The first time he wore it, I said, "Luke......I am your father...." which made us both laugh. I wish he'd go primal, but he won't. He tried for about 9 months, but decided he wanted cereal for breakfast again. He's had several health problems recently. The latest one is a bulging disc in his lower back, for which they are recomending surgery, because it's affected the feeling and mobility of his legs.

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    I had an uncle who used a CPAP device every night. One night, it either stopped functioning or wasn't available for him to use (can't recall the exact circumstance), but he went to sleep that night and never woke up. Not to scare you -- it could have just been a coincidence that he passed away on that night -- but it's possible that beginning to use such a device *might* result in a long-term dependence on it.

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    I went in for a sleep study and was perscribed a CPAP about 15 months ago after being told I was snoring excessively. I got the nose-only type and did have a problem with my mouth falling open a couple of times. Got a chin strap that helped that, and eventually didn't need the strap at all.

    Now after I got the CPAP I started to lose some weight and went Primal. I've lost around 50 lbs overall and am now essentially within the 'normal' range with a 25 BMI. I've stopped using the CPAP and while I don't have anyone to tell me if I'm snoring at night right now, I used to wake myself up with a snore, especially if I was falling asleep lying on my back. I'm tempted to get a sleep study again just so I can find out for sure if I can toss it.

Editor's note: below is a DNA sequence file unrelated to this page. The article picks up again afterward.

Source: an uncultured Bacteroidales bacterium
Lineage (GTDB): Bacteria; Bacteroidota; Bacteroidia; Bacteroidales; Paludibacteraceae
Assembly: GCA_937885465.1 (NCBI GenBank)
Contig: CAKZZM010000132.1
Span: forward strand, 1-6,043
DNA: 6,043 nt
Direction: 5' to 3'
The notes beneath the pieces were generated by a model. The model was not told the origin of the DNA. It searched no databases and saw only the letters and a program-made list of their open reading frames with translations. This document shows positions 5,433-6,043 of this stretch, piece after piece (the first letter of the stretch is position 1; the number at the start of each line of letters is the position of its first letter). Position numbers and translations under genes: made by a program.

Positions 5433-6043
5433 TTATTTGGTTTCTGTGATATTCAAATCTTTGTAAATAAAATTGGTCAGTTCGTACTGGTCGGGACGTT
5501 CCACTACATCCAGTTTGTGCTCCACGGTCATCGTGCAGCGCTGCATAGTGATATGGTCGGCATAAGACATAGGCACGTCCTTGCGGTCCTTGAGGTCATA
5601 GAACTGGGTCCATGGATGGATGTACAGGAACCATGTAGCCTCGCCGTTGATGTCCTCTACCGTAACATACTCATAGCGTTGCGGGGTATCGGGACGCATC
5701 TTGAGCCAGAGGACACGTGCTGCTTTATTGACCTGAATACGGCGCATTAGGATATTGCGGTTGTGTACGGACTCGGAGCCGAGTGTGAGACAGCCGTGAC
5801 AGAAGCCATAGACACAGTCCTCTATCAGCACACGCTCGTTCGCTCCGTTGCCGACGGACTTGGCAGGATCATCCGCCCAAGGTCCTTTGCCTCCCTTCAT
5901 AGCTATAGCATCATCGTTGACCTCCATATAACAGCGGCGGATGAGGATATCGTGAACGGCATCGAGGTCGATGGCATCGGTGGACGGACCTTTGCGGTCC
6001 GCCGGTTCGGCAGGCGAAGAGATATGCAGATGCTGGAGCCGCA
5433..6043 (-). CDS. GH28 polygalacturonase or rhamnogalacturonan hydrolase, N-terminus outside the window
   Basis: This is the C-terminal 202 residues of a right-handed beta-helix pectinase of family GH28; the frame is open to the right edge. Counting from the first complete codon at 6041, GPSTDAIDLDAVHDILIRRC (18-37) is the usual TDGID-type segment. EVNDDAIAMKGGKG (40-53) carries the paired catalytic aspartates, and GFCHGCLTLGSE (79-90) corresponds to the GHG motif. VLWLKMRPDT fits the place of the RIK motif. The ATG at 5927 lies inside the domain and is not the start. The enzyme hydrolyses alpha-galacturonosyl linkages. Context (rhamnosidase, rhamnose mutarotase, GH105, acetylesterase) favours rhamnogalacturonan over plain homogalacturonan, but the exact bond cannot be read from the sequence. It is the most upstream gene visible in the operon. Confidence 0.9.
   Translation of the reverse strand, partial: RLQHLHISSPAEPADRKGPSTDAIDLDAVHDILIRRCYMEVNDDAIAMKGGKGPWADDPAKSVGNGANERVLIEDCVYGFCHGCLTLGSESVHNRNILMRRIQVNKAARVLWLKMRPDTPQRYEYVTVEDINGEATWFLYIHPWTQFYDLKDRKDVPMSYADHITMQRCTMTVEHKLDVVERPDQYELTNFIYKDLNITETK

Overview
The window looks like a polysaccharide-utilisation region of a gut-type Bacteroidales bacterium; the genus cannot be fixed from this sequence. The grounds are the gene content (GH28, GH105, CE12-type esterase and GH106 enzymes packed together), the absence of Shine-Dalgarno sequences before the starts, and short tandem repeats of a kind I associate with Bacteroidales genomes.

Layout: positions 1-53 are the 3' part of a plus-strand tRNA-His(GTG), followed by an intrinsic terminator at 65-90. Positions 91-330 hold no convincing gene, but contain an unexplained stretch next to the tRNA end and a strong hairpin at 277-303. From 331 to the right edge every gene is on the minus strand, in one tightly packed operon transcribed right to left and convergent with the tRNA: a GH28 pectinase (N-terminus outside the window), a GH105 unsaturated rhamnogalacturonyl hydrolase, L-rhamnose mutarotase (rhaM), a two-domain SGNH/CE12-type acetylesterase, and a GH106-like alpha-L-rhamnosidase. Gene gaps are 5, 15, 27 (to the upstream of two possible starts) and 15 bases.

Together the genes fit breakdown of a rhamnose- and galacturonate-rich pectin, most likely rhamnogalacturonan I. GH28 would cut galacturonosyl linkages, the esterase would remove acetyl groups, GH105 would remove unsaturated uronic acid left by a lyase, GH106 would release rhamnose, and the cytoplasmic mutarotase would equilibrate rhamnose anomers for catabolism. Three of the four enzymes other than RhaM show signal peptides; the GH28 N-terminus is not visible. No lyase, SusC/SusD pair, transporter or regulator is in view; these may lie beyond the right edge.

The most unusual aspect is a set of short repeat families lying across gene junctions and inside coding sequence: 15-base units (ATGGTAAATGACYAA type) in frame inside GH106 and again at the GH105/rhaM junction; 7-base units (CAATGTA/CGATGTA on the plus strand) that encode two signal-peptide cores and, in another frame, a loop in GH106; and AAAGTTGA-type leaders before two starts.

So, yeah, going primal, getting weight under control, etc. can definitely help or eliminate sleep apnea.
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    Quote Originally Posted by healthseekerKate View Post
    I had an uncle who used a CPAP device every night. One night, it either stopped functioning or wasn't available for him to use (can't recall the exact circumstance), but he went to sleep that night and never woke up. Not to scare you -- it could have just been a coincidence that he passed away on that night -- but it's possible that beginning to use such a device *might* result in a long-term dependence on it.
    Yeah I remember reading on his blog that Dr. Eades had a friend who died when he fell asleep on the couch without his CPAP. Scary.
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    I had sleep apnea at my heaviest, 215 pounds. Once I got below 200 it went away, and below 190 I haven't even snored. Now, at 170, I don't even have to think about it.